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October 20 2004

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Taco Bell at Boise State

For several years students, faculty and other human rights advocates throughout the United States have been pressuring Yum Brand Foods, the parent company of Taco Bell, to respond to the exploitation of farm workers in Florida, where many of Taco Bell's tomatoes are grown. The Coalition of Immokalee Workers (CIW) is making three demands: 1) Taco Bell/ Yum pays one penny more per pound of tomatoes to its suppliers and ensure that the payment is passed on to the workers; 2) Taco Bell/Yum implements an enforceable and independently verifiable code of conduct to eliminate labor abuses in its supply chain; and 3) Taco Bell/Yum uses its purchasing power to convene three-way talks between themselves, the CIW, and the growers.

Across the United States a boycott is growing rapidly, attempting to encourage Taco Bell/Yum to negotiate with the CIW. Major universities including UCLA, UT Austin, Grand Valley State and Notre Dame have severed their relations with Taco Bell in response to growing awareness of exploitation of Florida's tomato pickers.

Boise State, however, has chosen to expand its association with Taco Bell. In exchange for about $4 million BSU has renamed the Pavilion "Taco Bell Arena." This is seen by many in the Boise community as poor policy for two reasons.

First, it links the good name of BSU with a corporation widely perceived as indifferent to the exploitation of farm workers. The action ignores the rising tide of concern for the human rights of the tomato pickers on whom Taco Bell relies for its supplies of tomatoes.

Second, Taco Bell has alienated many Mexican Americans and allies who resent the corporation's history of stereotyping Mexicans through its advertising campaigns. Mexican Americans who are first generation university students and justly proud of their accomplishments are appalled by the BSU/Taco Bell identification and are even considering a boycott of BSU. 

Resolutions currently before the BSU student and faculty senates urge the BSU administration to terminate its contract with ES-O-EN, the local Taco Bell franchisee. Advocates of contract termination contend that the action is needed to avoid damage to the good name of the university. Termination of the contract would also demonstrate BSU's commitment to the fundamental human right to work in safe and healthy work conditions with reasonable hours of work compensated fairly with livable wages, health insurance and other benefits.

On May 20, 2004, following talks between Taco Bell/Yum and CIW at the Carter Center in Atlanta, Taco Bell proposed a solution that is no solution. Former President Jimmy Carter responded as follows:

"I have followed with concern for a number of years the appalling working conditions in the Florida-based tomato industry. While production costs in the industry have increased over the past 25 years, wages have been effectively stagnant, as giant cooperative buying mechanisms hold prices down. Conditions are so bad in parts of the industry that there have been two separate prosecutions for slavery in recent years. ... While Yum's belated acknowledgment of the need for improved pay and conditions is welcome, this cannot be considered a serious proposal. Yum is saying that only if the CIW ends its boycott will it be willing to support efforts to improve wages, and only if the rest of the industry does. This is a lost opportunity for the head of the world's largest restaurant company to take the lead in eliminating human rights abuses that he knows exist within his supply chain."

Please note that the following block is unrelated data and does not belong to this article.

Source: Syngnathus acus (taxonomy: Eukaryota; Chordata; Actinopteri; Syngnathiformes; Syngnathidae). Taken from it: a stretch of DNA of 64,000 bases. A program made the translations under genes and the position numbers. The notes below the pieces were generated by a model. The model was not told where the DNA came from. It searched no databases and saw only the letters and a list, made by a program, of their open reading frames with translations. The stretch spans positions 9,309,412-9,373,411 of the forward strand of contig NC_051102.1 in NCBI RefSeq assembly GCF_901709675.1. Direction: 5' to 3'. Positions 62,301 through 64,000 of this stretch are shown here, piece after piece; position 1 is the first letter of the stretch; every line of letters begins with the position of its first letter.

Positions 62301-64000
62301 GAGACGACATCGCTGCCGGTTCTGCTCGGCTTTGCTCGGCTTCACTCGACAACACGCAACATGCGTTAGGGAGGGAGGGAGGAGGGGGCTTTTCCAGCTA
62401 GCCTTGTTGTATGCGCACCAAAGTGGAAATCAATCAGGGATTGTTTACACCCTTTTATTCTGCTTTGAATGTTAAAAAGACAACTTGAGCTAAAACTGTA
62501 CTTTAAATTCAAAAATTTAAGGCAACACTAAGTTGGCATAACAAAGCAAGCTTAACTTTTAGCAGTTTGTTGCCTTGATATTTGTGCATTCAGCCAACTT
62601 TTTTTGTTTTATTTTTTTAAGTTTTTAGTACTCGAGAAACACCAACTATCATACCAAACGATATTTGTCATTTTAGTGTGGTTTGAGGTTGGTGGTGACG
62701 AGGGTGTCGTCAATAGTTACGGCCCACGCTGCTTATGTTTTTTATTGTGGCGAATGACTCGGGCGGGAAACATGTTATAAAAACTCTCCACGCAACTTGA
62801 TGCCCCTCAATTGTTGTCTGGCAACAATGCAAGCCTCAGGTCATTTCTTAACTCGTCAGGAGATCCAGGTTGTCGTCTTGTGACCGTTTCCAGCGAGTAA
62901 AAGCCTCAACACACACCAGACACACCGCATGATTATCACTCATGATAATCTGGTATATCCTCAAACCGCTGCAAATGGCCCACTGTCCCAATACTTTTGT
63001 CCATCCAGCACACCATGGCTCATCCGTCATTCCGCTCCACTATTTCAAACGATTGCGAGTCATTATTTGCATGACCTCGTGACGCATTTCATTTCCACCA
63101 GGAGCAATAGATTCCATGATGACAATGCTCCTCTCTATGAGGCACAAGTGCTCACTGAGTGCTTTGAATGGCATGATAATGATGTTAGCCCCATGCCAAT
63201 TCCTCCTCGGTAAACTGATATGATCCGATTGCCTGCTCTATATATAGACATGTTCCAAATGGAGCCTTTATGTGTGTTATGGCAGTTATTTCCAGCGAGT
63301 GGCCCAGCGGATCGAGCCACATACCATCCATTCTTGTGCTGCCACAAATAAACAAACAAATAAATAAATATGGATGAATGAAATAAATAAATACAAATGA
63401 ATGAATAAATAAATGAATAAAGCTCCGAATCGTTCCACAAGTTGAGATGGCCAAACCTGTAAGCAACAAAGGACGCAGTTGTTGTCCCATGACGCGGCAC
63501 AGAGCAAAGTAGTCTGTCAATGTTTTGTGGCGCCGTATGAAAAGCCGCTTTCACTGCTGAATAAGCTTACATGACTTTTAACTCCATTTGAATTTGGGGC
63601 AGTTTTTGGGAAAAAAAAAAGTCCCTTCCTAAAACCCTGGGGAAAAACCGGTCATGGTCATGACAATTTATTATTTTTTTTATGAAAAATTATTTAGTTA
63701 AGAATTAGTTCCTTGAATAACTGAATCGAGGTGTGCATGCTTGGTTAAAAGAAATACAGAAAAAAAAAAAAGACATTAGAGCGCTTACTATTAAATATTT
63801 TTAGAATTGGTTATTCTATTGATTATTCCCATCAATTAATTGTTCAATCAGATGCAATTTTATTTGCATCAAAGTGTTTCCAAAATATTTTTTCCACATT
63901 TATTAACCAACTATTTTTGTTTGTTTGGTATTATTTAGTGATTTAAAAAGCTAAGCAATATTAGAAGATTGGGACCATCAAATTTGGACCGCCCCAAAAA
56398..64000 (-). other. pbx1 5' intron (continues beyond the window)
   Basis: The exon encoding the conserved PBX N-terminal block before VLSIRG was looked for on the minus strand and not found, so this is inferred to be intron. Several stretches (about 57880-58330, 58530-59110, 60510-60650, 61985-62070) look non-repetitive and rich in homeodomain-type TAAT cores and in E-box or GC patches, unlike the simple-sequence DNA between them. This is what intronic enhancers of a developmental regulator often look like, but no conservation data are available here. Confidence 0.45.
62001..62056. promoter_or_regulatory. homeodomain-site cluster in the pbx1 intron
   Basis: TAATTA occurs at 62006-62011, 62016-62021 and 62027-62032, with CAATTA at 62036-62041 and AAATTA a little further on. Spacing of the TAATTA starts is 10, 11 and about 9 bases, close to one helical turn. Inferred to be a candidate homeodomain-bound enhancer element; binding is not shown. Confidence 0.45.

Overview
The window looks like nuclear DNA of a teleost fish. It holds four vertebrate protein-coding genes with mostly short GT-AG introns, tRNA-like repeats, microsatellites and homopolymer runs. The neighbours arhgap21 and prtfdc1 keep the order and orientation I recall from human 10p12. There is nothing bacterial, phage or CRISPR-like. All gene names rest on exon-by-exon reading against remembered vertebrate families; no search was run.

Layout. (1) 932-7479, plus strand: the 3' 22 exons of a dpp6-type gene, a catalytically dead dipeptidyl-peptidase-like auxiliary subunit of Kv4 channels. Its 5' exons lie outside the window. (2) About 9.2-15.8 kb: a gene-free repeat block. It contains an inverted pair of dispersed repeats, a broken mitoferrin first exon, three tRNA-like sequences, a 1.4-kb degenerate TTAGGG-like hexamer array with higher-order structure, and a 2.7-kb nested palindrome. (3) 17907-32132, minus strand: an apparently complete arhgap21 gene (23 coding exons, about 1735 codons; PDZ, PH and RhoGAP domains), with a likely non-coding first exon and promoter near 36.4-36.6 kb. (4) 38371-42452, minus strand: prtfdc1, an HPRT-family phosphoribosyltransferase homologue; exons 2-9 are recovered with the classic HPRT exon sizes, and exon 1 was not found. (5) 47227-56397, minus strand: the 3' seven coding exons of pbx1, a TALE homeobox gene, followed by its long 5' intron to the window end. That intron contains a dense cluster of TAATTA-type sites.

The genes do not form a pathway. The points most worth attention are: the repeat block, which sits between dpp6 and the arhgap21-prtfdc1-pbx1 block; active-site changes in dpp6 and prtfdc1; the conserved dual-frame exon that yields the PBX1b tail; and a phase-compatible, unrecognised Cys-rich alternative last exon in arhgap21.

The Honorable Mary Robinson, former United Nations High Commissioner for Human Rights--who somewhat ironically was a Distinguished Lecturer at BSU on October 19th--responded to the Yum proposal as follows: "My message to Yum Brands is: you can't pass the buck. You are profiting by exploitation and you have the power to change what is happening in the fields. So, pay a penny a pound more for workers' rights and assume your fair share of responsibility."

It is an embarrassment and mark of shame on the good name of Boise State University that the university administration has apparently decided to ignore these fundamental human rights issues. In so doing, BSU has inadvertently thrown its weight on the side of corporate exploitation of farm workers.

--William SimpsonWhitaker, BSU Professor of Social Work

BIG QUESTIONS FOR THE BIG MAN

To conservative Christian Bush voters: It's time to accept responsibility for electing Incurious George as president. Due to your uncritical thinking and certitude you elected a man that condemned over 1,000 young Americans to death in Iraq based on lies. WWJD?

Further, our smart bombs have killed thousands of innocents in the name of saving them from Saddam. Do you think it makes a difference to God if Saddam killed them on purpose or we Americans killed them in the War on Terror? WWJD?

I know a percentage of the dead are insurgents, but it's undeniable that many, and maybe a majority, of the Iraqi dead are not combatants. WWJD?

I think you good folks were so sure of your righteousness that you began to excuse the dead American kids, as well as the dead Iraqi kids, as acceptable in spite of the lies from 'Team Bush' that caused the deaths. WWJD?

You need to stop praying for others and start praying for yourselves. In fact, pray less and think more in the future before voting. WWJD?

--Chris Morris

Caldwell

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